Celebrating the launch of a new partnership between Mutina and Domus, the irregular shapes and uneven tones of the new tile collection, Piano, gave me the answer. Just like an 88-key grand piano, which alone is a striking interior design feature in any room or suite, international hotel design can also strike many chords. While some notes collaborating together are powerful enough to send a shiver down your spine, others effortlessly blend perfectly into the atmosphere. Another similar feature between our industry and monochrome object is the skill and practice that is required to become an ‘expert’ – let alone the many setbacks that are often experienced along the way.

Piano collection

Image credit: Domus

Replicating the percussion instrument in all manners of ways, the Piano range is made with coloured clays to which layers of glaze are added in different widths. There are five base colours: white, grey, blue, green and pink and two rectangular sizes (7.5 x 30cm and 10 x 30cm). The tiles are arranged by colour and are grouped together by the lead colourway in the same box, this allows for the greatest variation and ability to create a vibrant fitted tile layout. Piano is suitable for floors and walls, both indoors and outdoors.

In order to learn more about the new range and the designer behind it, I sat down with Ronan Bouroullec, who is one half of the genius behind Piano.

Image credit: Ronan and Erwan Bouroullec

Image credit: Ronan and Erwan Bouroullec

Hamish Kilburn: Where do you tend to find inspiration for ideas?

Ronan Bouroullec: I look at materials and how they form. I never find inspiration from movies or an experiences in life. It’s always a look and the tactile aspect that inspires me.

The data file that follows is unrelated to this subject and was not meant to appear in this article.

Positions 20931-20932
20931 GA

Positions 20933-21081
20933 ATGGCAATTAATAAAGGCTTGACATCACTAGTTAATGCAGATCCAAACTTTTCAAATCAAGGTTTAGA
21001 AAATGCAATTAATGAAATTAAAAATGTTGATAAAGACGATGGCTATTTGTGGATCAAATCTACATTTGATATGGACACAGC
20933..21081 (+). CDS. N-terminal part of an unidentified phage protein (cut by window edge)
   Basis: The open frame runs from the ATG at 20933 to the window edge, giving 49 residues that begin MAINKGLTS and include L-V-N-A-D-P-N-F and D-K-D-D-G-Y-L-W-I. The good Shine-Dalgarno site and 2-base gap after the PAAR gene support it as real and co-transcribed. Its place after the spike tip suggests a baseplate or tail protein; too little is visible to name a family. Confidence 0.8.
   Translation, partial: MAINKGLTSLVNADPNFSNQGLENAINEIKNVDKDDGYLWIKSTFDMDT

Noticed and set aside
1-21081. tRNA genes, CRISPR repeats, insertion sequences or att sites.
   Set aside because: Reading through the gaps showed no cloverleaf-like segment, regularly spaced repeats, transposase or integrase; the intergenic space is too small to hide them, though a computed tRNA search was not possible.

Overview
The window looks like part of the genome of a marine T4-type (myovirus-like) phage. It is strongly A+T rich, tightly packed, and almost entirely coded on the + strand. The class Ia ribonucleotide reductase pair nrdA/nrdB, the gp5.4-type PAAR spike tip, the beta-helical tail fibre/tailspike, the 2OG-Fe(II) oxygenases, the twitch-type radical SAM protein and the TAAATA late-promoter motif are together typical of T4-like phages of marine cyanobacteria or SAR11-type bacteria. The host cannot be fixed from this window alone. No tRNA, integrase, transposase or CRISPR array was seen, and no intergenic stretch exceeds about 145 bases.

HK: Are the challenges always the same when designing products?

RB: No! The challenges are always different. It’s difficult to list them all – there are many, and they are everywhere. I don’t think many people understand how long the process really takes. There are many point of views and opinions that you have to take in along the way, making it a long journey full of many twists and turns.

HK: Can you explain what you meant when you said at Clerkenwell Design Week that you prefer to be less known in the industry?

RB: I like to be in front of people that do not respect me too much. That sounds odd, I know, but I like to be able to prove myself to others. There is always a good reason why I have designed something in such a way, and I enjoy to be in front of someone who would question that, allowing me to explain.

Piano collection

Image credit: Domus

HK: Your latest piece with Domus Tiles is called Piano. Was there a designer growing up that really struck a chord with you?

RB: I was 15 years old when I decided I wanted to be a designer. As far as I can remember, I have always been impressed with objects and things. I had a lot of inspiration along the way but there was not one mentor that I consider to be more superior than the other. They all helped.

HK: What advice would you give to young designers?

RB: My advice would be to work. It can be difficult to survive, at times, but the skill is not to give up.  Try to find other ways to get through it and some years can feel longer than others.

HK: How important is collaboration?

RB: As a designer, you are nothing without collaboration. You can have a good idea, but if there was no one to manufacture it then your idea would only ever be a dream. It would not exist. We work and operate in a collective environment.

HK: How do you react to trends?

RB: Honestly, I don’t want to know about them. I try to do something that I feel is different, new and interesting. Trends have already passed. I try to do something in advance. This can sometimes become a trend, which is very flattering. I like to be copied because people will only ever copy good things.

To read more about the editor’s highlights of Clerkenwell Design Week, click here

Main image credit: Mutina